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From baristas to inspectors: Singapore’s robotic workforce closes working holes

SINGAPORE, May 30 (Reuters) – (This May 30 story corrects section 6 to clarify robots introduced in one public library, not across Singapore’s National Library Board network)

After struggling to find employees during the pandemic, companies in Singapore have increasingly turned to distributing robots to help perform a variety of tasks, from mapping construction sites to scanning library bookshelves.

The city state is dependent on foreign workers, but the number fell by 235,700 between December 2019 and September 2021, according to the Ministry of Labor, which notes how COVID-19 curbs have increased the “pace of technology adoption and automation” of companies.

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At a construction site in Singapore, a four-legged robot called “Spot”, built by the American company Boston Dynamics, scans parts of mud and gravel to check the progress, with data returned to the construction company Gammon’s control room.

Gammon’s general manager, Michael O’Connell, said the use of Spot required only one human employee instead of the two previously needed to do the job manually.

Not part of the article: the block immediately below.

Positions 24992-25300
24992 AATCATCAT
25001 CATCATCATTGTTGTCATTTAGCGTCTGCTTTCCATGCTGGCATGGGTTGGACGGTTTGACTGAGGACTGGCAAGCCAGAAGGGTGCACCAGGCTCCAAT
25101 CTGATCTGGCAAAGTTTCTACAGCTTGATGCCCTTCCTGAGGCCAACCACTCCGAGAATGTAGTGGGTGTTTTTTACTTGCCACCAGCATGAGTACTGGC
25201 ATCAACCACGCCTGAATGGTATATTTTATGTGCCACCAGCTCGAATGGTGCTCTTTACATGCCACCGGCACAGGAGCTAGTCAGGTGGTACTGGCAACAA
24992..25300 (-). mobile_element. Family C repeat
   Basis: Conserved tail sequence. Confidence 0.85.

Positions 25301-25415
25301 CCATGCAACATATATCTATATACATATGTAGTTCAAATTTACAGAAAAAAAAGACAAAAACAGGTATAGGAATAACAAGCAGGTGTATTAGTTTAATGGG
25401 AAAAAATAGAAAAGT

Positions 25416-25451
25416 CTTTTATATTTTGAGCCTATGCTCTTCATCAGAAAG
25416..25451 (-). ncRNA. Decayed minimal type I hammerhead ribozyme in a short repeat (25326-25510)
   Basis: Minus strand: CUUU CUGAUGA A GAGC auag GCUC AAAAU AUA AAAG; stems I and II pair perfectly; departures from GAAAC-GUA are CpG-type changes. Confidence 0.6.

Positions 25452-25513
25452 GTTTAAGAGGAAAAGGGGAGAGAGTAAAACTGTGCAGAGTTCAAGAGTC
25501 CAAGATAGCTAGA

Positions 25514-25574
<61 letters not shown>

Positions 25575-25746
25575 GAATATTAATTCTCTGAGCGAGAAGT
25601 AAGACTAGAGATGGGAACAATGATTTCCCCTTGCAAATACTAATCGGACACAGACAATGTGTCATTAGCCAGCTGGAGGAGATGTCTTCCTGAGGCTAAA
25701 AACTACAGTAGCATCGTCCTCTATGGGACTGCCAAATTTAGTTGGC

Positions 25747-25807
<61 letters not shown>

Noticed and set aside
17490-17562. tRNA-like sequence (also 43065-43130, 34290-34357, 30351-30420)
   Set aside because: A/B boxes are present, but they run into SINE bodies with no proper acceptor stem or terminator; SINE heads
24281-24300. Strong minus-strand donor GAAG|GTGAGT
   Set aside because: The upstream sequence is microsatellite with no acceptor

“Replacing the need for on-site labor with autonomous solutions is making a real impact,” said O’Connell, who believes labor shortages in the industry exacerbated by the pandemic are here to stay.

Meanwhile, Singapore’s National Library Board has introduced two shelf-reading robots at one of its public libraries that can scan labels on 100,000 books, or about 30 percent of the collection, per day.

“Staff do not have to read the telephone numbers one by one on the shelf, and this reduces the routine and labor-intensive aspects,” said Lee Yee Fuang, assistant director at the National Library Board.

Singapore has 605 robots installed per 10,000 employees in the manufacturing industry, the second highest number globally, after South Korea’s 932, according to a 2021 report from the International Federation of Robotics.

Robots are also used for customer-facing tasks, with more than 30 subway stations set to have robots that make coffee for commuters.

Keith Tan, CEO of Crown Digital, which created the barista robot, said it helped solve the “biggest pain” in food and beverage – finding employees – while creating well-paid jobs to help automate the sector .

However, some who tried the service longed for human interaction.

“We always want a kind of human touch,” said commuter Ashish Kumar, sipping a robotic drink.

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Edited by Ed Davies and Bradley Perrett

Our standards: Thomson Reuters Trust Principles.

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